AO Spotlight: Coco Gauff
AO Spotlight: Coco Gauff
You have to go back decades to find a player as young as Coco Gauff who enjoyed equivalent success.
In her unusually rapid transition from junior to pro circuits, the American teen has already appeared in the second week at two Grand Slam tournaments, won a WTA title and cracked the top 50.
Experts are saying …
“She’s just impressive all around, from her personality to the way she plays. I was nowhere near her level at 15 … not even close. I was nowhere near as smart and eloquent as she is. So it’s nice to see.”
- Serena Williams
“She's going to have the potential to do some amazing things in this sport. I hit with her when she was 12 at Miami. I hit with her this year again. She's the real deal. She's amazing.”
- Nick Kyrgios
Gauff was the world No.1 junior after winning the Roland Garros girls’ singles title in 2018; a year earlier, at age 13, she was the youngest ever US Open junior finalist.
At Wimbledon in 2019 – just her fourth tour-level event – she became the youngest player to qualify for the main draw in the Open Era, then advanced to the last 16 with a landmark win over Venus Williams along the way.
Her profile exploded; her third-round win over Polona Hercog attracted more than five million viewers on the BBC, the tournament’s highest-rating match until the Roger Federer-Rafael Nadal semifinal.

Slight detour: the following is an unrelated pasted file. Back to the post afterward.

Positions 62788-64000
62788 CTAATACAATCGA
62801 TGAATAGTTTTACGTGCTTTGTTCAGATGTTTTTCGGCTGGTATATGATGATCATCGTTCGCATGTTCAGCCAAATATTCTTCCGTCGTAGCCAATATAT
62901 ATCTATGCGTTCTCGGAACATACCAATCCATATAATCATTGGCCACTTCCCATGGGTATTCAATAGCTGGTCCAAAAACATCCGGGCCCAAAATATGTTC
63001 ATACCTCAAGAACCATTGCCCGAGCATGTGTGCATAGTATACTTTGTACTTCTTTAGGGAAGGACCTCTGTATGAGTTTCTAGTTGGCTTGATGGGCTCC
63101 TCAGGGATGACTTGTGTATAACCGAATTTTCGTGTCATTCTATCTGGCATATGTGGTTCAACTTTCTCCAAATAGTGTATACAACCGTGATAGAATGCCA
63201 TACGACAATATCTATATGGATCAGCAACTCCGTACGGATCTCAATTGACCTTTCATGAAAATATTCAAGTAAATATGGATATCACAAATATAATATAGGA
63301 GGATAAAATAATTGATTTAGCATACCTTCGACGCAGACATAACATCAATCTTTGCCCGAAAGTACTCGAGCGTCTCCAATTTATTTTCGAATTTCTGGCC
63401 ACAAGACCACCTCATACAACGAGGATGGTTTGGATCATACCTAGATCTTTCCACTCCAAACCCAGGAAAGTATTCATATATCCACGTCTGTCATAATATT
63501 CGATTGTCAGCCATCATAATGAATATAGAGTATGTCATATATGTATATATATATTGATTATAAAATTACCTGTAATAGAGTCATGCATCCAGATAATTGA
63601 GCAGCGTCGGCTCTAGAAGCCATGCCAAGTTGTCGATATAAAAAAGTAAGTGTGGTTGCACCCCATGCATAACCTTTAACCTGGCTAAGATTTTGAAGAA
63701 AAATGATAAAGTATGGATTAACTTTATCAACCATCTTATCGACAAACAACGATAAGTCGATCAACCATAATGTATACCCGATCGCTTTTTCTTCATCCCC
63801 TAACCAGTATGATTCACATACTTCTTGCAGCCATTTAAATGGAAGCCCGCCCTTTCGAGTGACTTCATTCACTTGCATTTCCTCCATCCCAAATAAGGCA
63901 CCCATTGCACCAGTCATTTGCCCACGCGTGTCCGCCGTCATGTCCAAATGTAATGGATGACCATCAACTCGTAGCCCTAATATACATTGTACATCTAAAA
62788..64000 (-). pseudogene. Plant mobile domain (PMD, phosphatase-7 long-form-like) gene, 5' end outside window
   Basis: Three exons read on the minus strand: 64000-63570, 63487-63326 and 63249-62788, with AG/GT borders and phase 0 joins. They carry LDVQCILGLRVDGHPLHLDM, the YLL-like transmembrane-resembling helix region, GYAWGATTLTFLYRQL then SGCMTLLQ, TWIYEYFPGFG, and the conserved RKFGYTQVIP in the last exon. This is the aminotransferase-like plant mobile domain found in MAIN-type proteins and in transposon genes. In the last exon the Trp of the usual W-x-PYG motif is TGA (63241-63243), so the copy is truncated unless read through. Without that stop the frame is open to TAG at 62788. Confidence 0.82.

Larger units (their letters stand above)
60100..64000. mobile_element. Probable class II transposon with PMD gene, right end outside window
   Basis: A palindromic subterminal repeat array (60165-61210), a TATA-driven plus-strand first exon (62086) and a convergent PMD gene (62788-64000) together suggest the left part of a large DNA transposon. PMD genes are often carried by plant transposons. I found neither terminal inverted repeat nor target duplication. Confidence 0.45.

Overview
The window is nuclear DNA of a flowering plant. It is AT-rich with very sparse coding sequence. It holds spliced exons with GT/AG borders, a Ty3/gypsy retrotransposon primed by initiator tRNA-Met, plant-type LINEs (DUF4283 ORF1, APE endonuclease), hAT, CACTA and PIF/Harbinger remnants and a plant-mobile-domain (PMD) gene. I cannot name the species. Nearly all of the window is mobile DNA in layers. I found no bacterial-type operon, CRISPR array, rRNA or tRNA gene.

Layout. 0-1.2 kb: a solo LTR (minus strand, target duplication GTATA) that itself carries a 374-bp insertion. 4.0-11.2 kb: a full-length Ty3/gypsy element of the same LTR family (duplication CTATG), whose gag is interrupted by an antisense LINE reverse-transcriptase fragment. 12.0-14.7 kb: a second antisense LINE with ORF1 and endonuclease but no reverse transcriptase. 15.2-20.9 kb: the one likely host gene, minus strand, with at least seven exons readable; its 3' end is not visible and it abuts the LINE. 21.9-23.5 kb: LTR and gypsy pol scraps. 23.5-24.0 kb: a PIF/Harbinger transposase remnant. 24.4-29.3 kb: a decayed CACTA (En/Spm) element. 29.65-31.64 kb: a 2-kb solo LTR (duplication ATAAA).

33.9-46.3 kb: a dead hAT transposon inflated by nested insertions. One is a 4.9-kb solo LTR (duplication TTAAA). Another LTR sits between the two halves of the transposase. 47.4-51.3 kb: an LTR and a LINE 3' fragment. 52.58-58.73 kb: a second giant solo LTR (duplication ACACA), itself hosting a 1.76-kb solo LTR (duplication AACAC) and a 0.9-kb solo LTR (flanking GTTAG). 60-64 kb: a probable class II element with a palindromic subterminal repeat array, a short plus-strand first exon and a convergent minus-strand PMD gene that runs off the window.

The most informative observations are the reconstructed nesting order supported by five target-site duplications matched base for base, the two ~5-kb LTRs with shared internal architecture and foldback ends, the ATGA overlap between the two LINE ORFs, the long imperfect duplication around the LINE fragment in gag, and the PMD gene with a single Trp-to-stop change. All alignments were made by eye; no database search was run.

She later progressed to the third round of the US Open and the fourth round at AO 2020 – upsetting defending champion Naomi Osaka at the latter – and in between claimed her first WTA title in Linz, becoming the youngest women’s tour-level champion in 15 years.
When she could compete in 2020, she reached the semifinals in Lexington and scored her fourth career win over a top-15 player by beating Johanna Konta at Roland Garros.
At 15 years and 115 days old, Gauff became the youngest player to reach the fourth round at Wimbledon since Jennifer Capriati in 1991, and the last 16 at any Grand Slam event since Anna Kournikova at the 1996 US Open.
Gauff inherited her sporting genes from her parents, both US collegiate athletes.
But perhaps her grandmother played the greatest role in instilling within Gauff a sense of social justice, after detailing her experiences as the first black student to attend a Florida high school in 1961.
“I think it’s sad that I’m protesting the same thing that she did 50-plus years ago,” Gauff said at a Black Lives Matter rally in Delray Beach earlier in 2020. “I promise to always use my platform to spread awareness and fight racism.”
Gauff’s serve is already fearsome – even before she turned 16 in March 2020, she attained first-serve speeds as high as 190km/h.
Also notable is her seemingly innate command of quality shot-selection and an ability to balance impressive defensive and offensive skills.
And that’s just on the court.
“How many 16-year-olds are stepping out front and centre like Coco, maybe Greta Thunberg?” said 1996 Wimbledon finalist MaliVai Washington of Gauff’s BLM speech.
“(Her parents) must have done a significant job with her to have the confidence and self-awareness to even want to put herself out there with such a hotbed issue.”
She said …
“Honestly, like, what is my life? Oh my gosh. Two years ago I lost first round in juniors, and now I’m here. This is crazy.”
- Gauff, after beating Osaka at AO 2020.